• @Module: It defines classes and methods which provide dependencies.
      • @InstallIn: In Hilt modules has to be annotated with @InstallIn. It tells Hilt in which Android class we want to use the module.
      • @Binds: We can use this annotation to tell Hilt which implementation we want to use as an instance of an interface.
      • @Provides: Contstructor injection is not possible if you don’t own the class, like Retrofit or Room. In this case you can provide instances with @Provides.

Step 1 - Add the dependency

We are going to start this chapter by adding the dependencies of Hilt to the app. Frist, open the Module build.gradle file from the left Project pane.

Then, at the top of the file add the below line.

apply plugin: ‘’

Thenafter, add the below lines to the dependencies{} section of the file.

Dependencies of Hilt

The third step is to add one more line to Gradle, but in this case to the Module build.gradle file. You can find this file also in the Gradle Scripts.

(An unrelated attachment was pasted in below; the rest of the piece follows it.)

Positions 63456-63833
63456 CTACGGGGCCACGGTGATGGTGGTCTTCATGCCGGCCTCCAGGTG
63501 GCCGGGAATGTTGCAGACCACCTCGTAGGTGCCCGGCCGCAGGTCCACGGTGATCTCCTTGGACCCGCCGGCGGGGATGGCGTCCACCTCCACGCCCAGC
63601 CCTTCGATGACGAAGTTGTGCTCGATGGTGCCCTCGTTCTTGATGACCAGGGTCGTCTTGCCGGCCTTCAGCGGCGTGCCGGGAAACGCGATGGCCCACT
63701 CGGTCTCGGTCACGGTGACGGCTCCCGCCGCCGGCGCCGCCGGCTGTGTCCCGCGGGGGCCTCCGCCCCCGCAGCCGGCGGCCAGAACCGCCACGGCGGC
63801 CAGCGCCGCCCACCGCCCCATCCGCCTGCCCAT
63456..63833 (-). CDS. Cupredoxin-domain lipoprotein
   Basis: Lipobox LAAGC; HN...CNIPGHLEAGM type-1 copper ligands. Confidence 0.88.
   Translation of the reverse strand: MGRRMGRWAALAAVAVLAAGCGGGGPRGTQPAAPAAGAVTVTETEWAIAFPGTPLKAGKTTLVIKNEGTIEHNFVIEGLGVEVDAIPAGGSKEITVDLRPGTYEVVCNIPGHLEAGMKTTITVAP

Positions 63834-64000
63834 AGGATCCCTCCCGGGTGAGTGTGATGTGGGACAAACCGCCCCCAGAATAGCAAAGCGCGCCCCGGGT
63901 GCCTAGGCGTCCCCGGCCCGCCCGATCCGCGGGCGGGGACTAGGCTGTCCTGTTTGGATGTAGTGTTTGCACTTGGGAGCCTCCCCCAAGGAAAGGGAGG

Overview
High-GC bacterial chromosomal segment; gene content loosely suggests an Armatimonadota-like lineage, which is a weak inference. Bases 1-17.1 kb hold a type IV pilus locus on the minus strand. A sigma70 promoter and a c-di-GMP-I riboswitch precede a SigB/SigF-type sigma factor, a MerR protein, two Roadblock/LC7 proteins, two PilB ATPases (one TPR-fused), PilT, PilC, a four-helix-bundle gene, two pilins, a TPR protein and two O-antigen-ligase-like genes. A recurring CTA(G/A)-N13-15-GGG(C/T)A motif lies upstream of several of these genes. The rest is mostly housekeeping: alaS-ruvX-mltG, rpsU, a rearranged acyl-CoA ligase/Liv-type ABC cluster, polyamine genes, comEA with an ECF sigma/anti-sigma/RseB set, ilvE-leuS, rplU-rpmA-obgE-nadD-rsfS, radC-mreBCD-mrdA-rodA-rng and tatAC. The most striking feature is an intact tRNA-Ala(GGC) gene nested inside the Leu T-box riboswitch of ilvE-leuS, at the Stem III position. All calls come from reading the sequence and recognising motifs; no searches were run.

Then, also in the dependencies{} section add the below line.

Dependency of Hilt

Next sync the project by clicking on the Sync now button at the top right corner of Android Studio.

Step 2 - Add Hilt to apps lifecycle

To start using Hilt in our app, we have to add it to the lifecycle of the app. We can do it by creating a class, which extends the Application::class.

So, create a new class, called “MyApp” in the main source set.

Thenafter annotate it with @HiltAndroidApp and extend it with the Application::class. The file now should look like below.

Start using Hilt in our app

@HiltAndroidApp triggers Hilt’s code generation, including a base class for your application that serves as the application-level dependency container.


One more thing what we should do in this step is to add this MyApp to the AndroidManifest.xml file, what you can find in the manifest folder.

Add the below attribute into the tag <application>, but before the first <activity> tag.


Step 3 - The Hilt module

The next step is to create a module, which tells Hilt how to create instances about classes where we can’t use constructor or field injection. In our case, the module will help Hilt to create an instance about the BmiDatabase of Room and about the BmiDao classes. This instances are going to be available in the whole lifecycle of the app.